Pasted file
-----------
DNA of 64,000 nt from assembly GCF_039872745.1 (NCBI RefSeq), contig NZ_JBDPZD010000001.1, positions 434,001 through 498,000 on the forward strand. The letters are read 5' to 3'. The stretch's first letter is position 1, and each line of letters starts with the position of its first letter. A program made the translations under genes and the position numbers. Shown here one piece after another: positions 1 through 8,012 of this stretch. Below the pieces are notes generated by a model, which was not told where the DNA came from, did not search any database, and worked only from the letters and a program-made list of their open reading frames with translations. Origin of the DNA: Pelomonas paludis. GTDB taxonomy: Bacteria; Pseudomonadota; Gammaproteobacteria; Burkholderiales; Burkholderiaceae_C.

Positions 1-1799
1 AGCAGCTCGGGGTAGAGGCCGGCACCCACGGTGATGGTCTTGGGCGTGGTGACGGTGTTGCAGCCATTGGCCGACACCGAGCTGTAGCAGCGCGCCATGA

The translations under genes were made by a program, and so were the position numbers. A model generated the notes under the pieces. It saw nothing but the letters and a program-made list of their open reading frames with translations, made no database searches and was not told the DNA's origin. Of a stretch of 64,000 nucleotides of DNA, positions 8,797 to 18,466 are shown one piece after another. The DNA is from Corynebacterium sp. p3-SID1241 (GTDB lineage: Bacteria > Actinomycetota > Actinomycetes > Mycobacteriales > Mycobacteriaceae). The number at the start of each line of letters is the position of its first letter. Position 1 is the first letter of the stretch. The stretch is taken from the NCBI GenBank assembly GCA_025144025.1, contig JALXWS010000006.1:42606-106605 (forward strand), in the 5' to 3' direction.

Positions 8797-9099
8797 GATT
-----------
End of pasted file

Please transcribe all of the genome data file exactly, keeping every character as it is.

DNA of 64,000 nt from assembly GCF_039872745.1 (NCBI RefSeq), contig NZ_JBDPZD010000001.1, positions 434,001 through 498,000 on the forward strand. The letters are read 5' to 3'. The stretch's first letter is position 1, and each line of letters starts with the position of its first letter. A program made the translations under genes and the position numbers. Shown here one piece after another: positions 1 through 8,012 of this stretch. Below the pieces are notes generated by a model, which was not told where the DNA came from, did not search any database, and worked only from the letters and a program-made list of their open reading frames with translations. Origin of the DNA: Pelomonas paludis. GTDB taxonomy: Bacteria; Pseudomonadota; Gammaproteobacteria; Burkholderiales; Burkholderiaceae_C.

Positions 1-1799
1 AGCAGCTCGGGGTAGAGGCCGGCACCCACGGTGATGGTCTTGGGCGTGGTGACGGTGTTGCAGCCATTGGCCGACACCGAGCTGTAGCAGCGCGCCATGA

The translations under genes were made by a program, and so were the position numbers. A model generated the notes under the pieces. It saw nothing but the letters and a program-made list of their open reading frames with translations, made no database searches and was not told the DNA's origin. Of a stretch of 64,000 nucleotides of DNA, positions 8,797 to 18,466 are shown one piece after another. The DNA is from Corynebacterium sp. p3-SID1241 (GTDB lineage: Bacteria > Actinomycetota > Actinomycetes > Mycobacteriales > Mycobacteriaceae). The number at the start of each line of letters is the position of its first letter. Position 1 is the first letter of the stretch. The stretch is taken from the NCBI GenBank assembly GCA_025144025.1, contig JALXWS010000006.1:42606-106605 (forward strand), in the 5' to 3' direction.

Positions 8797-9099
8797 GATT